We'd all love to have a positive, energetic and happy work environment. For the authors of Fish! this is not only possible, but something we can control.
This omnibus edition combines the original Fish! book with Fish! Tales and Fish! Sticks. The supplementary books take the fishmonger-inspired philosophy and reinforce it with real-world examples and motivational suggestions respectively. Each book is quite short in length, so it's possible to whiz through one in a couple of lunchtime reading sessions.
Fish! imparts its wisdom using a story. Yes, it's a highly Americanised and somewhat corny story, an approach that won't suit everyone. Nevertheless, it's quite easy to spin through the text and draw out the salient points. And what are these salient points? Well, it boils down to four key messages: attitude, playfulness, goodwill and presentness.
Your own attitude is probably the most important factor of all. How you feel about the day, how you respond in different environments and situations, and your relationship with others; it's all under your control. You can be positive, energetic, creative, patient, caring and supportive. Or you can decide to be bored, disinterested, regretful, bitter, hostile or angry. Essentially the message is become whoever you want to be simply by changing your attitude.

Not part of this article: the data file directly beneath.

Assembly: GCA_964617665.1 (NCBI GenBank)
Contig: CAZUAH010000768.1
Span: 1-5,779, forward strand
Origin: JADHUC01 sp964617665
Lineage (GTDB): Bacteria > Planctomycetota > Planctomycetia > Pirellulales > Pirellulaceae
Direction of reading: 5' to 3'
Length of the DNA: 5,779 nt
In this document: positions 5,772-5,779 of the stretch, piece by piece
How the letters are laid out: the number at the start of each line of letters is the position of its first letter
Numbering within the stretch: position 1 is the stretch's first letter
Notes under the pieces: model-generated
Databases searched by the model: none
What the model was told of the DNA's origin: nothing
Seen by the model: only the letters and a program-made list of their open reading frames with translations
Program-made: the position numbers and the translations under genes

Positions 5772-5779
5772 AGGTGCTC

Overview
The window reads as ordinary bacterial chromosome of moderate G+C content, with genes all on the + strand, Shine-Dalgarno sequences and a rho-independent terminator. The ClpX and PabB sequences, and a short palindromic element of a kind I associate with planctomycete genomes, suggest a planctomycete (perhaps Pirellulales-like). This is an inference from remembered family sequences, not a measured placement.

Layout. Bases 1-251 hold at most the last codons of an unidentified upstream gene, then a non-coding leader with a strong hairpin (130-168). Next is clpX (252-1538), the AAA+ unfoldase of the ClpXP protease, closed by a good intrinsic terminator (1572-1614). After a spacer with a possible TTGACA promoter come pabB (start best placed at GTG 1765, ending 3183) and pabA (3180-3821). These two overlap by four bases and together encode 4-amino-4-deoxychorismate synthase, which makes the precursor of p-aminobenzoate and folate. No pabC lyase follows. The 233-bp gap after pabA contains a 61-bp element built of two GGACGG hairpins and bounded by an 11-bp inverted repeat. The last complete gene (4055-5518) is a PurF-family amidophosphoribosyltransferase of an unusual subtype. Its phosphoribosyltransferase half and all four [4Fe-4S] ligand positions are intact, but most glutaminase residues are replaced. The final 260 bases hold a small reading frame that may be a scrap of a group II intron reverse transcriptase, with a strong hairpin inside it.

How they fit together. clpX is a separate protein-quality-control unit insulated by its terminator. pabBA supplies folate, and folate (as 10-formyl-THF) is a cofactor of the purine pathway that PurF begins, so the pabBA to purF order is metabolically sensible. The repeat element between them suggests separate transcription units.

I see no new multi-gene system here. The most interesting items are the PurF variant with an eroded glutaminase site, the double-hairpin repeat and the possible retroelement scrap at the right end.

Treating every task as a play activity can't fail to engender a sense of fun and enjoyment. Once again it's just a matter of personal perspective and attitude. The authors suggest that even the most serious and demanding tasks can be viewed in a playful light. Though I'm certain transforming some of your most obnoxious chores into amusing entertainment will require more than a little effort.
How does it feel to make someone else's day? Energising? Satisfying? Good deeds invariably bring about good feelings. Money and success, on the other hand, tend to bestow far less in terms of personal gratification. The message here is when you offer your time, assistance, feedback and support, your own happiness levels increase.
Busy lives, weighty responsibilities and relentless deadlines are difficult enough. However, beating yourself up about past events or worrying about what will happen tomorrow, only makes coping with today that much harder. So, the final key message is be present; live in the moment. The past cannot be changed. The future is yet to happen, and often turns out to be strikingly different to what we'd imagined. It's notable how many individuals, when questioned late in life, say what they regret most of all is the time they spent worrying about situations and events that never actually happened.
Of course, you can apply the Fish! philosophy to any aspect of life. A simple recipe to create a happier you.